Handbook of Satisfiability
Chapter 13: Fixed-Parameter Tractability
Chapter 13, pp. 425-454.
Handbook edited by Armin Biere, Marien Heule, Hans van
Maaren, and Toby Walsh.
IOS Press, 2009. 980 pages. ISBN:
Handbook's homepage with ordering information
Parameterized complexity is a new theoretical framework that
considers, in addition to the overall input size, the effects on
computational complexity of a secondary measurement, the
parameter. This two-dimensional viewpoint allows a fine-grained
complexity analysis that takes structural properties of problem
instances into account. The central notion is "fixed-parameter
tractability" which refers to solvability in polynomial time for each
fixed value of the parameter such that the order of the polynomial
time bound is independent of the parameter. This chapter presents main
concepts and recent results on the parameterized complexity of the
satisfiability problem and it outlines fundamental algorithmic ideas
that arise in this context. Among the parameters considered are the size
of backdoor sets with respect to various tractable base classes and the
treewidth of graph representations of satisfiability instances.
Back Cover Text
Satisfiability (SAT) related topics have attracted researchers from various disciplines: logic, applied areas such as planning, scheduling, operations research and combinatorial optimization, but also theoretical issues on the theme of complexity and much more, they all are connected through SAT.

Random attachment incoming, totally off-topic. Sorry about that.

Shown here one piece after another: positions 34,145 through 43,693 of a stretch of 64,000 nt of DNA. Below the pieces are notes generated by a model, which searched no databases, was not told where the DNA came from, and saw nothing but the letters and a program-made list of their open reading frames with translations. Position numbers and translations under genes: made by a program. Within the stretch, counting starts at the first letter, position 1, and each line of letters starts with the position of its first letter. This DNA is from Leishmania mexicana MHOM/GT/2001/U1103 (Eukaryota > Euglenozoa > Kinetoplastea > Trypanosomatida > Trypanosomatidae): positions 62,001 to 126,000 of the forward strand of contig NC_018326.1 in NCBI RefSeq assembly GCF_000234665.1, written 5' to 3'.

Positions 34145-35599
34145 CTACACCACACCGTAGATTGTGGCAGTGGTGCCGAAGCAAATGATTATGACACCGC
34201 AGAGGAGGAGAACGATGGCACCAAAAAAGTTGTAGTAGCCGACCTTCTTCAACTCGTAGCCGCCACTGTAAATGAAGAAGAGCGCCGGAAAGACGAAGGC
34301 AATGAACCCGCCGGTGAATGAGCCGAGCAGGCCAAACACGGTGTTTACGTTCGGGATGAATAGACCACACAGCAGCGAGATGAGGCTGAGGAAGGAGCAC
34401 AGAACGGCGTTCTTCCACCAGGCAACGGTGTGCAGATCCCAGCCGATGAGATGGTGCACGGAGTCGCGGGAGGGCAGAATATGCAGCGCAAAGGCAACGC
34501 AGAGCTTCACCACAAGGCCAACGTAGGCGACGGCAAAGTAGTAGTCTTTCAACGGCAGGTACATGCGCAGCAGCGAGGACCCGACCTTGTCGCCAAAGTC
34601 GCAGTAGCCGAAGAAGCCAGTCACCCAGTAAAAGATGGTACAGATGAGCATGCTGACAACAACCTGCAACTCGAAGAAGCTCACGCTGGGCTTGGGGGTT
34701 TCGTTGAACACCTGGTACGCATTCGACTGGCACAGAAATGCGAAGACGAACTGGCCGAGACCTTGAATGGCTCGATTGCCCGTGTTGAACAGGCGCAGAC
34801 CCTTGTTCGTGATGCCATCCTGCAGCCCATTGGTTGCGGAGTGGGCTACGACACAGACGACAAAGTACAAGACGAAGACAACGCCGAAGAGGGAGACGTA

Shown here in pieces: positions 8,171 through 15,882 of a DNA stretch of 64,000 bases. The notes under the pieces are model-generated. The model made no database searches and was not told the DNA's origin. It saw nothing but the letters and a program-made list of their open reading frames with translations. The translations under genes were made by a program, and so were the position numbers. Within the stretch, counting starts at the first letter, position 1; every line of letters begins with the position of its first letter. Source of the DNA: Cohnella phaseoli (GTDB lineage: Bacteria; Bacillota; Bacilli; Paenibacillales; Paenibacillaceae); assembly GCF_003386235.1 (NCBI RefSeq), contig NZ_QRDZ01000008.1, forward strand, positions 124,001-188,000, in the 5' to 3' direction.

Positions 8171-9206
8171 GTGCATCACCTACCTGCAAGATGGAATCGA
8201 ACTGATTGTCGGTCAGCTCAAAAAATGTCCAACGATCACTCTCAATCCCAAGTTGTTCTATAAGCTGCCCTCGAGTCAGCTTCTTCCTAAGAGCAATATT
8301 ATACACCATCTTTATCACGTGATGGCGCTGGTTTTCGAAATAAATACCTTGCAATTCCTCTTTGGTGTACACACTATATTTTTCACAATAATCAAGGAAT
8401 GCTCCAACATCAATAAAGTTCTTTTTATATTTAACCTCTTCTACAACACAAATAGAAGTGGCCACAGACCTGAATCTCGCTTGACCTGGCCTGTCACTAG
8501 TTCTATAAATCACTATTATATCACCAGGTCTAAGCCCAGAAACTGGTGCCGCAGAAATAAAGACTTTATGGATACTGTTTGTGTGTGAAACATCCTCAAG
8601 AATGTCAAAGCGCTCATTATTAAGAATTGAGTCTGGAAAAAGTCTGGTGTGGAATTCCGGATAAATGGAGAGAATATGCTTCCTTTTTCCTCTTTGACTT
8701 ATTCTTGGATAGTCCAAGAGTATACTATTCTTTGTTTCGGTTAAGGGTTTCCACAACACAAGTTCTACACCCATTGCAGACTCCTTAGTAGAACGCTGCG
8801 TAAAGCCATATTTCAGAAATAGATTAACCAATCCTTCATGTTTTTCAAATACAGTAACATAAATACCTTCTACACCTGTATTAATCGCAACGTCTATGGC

My personal interest in SAT stems from actual solving: The increase in power of modern SAT solvers over the past 15 years has been phenomenal. It has become the key enabling technology in automated verification of both computer hardware and software. Bounded Model Checking (BMC) of computer hardware is now probably the most widely used model checking technique. The counterexamples that it finds are just satisfying instances of a Boolean formula obtained by unwinding to some fixed depth a sequential circuit and its specification in linear temporal logic. Extending model checking to software verification is a much more difficult problem on the frontier of current research. One promising approach for languages like C with finite word-length integers is to use the same idea as in BMC but with a decision procedure for the theory of bit-vectors instead of SAT. All decision procedures for bit-vectors that I am familiar with ultimately make use of a fast SAT solver to handle complex formulas.
Decision procedures for more complicated theories, like linear real and integer arithmetic, are also used in program verification. Most of them use powerful SAT solvers in an essential way.
Clearly, efficient SAT solving is a key technology for 21st century computer science. I expect this collection of papers on all theoretical and practical aspects of SAT solving will be extremely useful to both students and researchers and will lead to many further advances in the field.
Edmund Clarke, FORE Systems University Professor of Computer Science
and Professor of Electrical and Computer Engineering at Carnegie
Mellon University, is one of the initiators and main contributors to
the field of Model Checking for which he received the 2007 ACM Turing
[back to Stefan